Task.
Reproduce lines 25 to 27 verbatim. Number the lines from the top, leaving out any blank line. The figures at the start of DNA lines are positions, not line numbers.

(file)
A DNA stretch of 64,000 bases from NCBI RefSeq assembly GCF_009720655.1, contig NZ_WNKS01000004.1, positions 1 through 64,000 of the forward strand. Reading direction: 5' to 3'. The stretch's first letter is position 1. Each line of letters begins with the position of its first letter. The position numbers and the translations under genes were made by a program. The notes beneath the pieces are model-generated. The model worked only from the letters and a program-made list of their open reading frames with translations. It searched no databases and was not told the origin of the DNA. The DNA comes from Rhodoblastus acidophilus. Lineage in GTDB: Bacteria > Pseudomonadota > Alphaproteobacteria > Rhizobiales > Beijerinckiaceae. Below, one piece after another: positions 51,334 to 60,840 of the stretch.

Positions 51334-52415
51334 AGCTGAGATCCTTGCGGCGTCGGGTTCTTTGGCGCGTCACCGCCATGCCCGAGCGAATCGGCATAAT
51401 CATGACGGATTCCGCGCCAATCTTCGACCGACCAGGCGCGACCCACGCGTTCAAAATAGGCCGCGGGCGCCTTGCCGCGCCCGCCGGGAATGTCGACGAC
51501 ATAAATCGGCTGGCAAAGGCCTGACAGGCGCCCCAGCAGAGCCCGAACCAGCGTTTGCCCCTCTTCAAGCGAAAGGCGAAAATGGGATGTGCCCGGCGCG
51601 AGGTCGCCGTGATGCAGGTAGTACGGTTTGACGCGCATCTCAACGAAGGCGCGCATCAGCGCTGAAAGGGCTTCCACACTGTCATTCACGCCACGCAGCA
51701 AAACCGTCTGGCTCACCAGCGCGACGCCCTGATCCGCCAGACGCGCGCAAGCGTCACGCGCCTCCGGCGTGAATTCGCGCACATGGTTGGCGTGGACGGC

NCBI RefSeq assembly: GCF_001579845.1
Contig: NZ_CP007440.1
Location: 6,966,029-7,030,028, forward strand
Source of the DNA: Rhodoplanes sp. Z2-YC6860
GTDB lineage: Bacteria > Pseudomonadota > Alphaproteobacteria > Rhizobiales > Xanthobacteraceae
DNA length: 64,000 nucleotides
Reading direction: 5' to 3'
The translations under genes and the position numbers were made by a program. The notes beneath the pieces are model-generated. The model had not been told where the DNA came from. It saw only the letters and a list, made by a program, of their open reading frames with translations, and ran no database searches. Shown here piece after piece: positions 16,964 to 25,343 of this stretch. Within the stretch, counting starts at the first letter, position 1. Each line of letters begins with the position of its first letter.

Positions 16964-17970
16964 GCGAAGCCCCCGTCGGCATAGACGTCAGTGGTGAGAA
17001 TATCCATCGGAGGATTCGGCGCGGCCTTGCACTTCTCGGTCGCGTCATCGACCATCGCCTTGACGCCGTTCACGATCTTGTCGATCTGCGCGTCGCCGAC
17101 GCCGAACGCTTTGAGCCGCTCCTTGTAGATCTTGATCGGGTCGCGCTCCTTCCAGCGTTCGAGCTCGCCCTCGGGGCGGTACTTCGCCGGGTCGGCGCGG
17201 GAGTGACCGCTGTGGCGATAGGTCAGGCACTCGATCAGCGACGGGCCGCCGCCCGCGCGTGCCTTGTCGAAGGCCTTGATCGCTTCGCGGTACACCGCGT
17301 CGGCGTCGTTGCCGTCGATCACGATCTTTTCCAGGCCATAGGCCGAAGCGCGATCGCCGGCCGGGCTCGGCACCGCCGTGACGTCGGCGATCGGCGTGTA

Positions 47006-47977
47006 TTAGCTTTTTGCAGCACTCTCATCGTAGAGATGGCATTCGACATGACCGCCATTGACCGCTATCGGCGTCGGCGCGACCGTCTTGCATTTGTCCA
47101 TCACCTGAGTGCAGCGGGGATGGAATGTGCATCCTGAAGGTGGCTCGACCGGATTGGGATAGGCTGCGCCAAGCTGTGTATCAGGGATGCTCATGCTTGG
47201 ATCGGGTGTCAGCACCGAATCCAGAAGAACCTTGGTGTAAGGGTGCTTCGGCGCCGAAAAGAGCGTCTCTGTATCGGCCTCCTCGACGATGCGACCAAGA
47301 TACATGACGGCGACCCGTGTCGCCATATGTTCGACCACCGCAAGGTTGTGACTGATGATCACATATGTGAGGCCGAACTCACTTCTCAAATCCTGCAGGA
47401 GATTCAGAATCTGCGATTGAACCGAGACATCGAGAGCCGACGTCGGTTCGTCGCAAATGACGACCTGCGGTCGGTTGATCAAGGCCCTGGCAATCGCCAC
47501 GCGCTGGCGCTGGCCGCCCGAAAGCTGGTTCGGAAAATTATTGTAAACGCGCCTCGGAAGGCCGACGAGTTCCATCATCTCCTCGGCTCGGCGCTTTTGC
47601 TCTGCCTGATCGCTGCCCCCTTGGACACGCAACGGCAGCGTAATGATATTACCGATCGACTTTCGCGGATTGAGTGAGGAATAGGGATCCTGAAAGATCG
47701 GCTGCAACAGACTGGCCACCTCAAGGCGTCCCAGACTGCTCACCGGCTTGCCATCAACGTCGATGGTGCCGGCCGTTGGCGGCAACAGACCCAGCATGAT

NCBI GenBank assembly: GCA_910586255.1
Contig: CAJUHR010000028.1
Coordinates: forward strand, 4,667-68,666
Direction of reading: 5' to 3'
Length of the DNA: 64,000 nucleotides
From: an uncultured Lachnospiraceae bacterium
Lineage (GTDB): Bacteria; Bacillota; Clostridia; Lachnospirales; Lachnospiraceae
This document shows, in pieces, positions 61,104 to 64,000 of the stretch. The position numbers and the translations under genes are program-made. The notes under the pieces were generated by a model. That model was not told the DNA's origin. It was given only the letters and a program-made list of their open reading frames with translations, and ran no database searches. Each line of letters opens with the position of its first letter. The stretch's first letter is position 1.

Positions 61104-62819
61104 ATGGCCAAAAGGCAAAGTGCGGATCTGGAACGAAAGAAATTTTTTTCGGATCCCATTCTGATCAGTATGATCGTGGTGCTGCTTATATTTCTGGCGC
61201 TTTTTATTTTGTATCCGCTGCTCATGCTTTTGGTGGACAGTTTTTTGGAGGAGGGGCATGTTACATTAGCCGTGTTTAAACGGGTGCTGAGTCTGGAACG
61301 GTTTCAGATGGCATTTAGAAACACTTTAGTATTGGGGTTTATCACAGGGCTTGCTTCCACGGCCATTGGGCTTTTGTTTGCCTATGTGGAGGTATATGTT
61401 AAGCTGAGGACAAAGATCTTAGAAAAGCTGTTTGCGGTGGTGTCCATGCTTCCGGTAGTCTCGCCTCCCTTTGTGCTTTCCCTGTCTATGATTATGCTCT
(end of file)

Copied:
47201 ATCGGGTGTCAGCACCGAATCCAGAAGAACCTTGGTGTAAGGGTGCTTCGGCGCCGAAAAGAGCGTCTCTGTATCGGCCTCCTCGACGATGCGACCAAGA
47301 TACATGACGGCGACCCGTGTCGCCATATGTTCGACCACCGCAAGGTTGTGACTGATGATCACATATGTGAGGCCGAACTCACTTCTCAAATCCTGCAGGA
47401 GATTCAGAATCTGCGATTGAACCGAGACATCGAGAGCCGACGTCGGTTCGTCGCAAATGACGACCTGCGGTCGGTTGATCAAGGCCCTGGCAATCGCCAC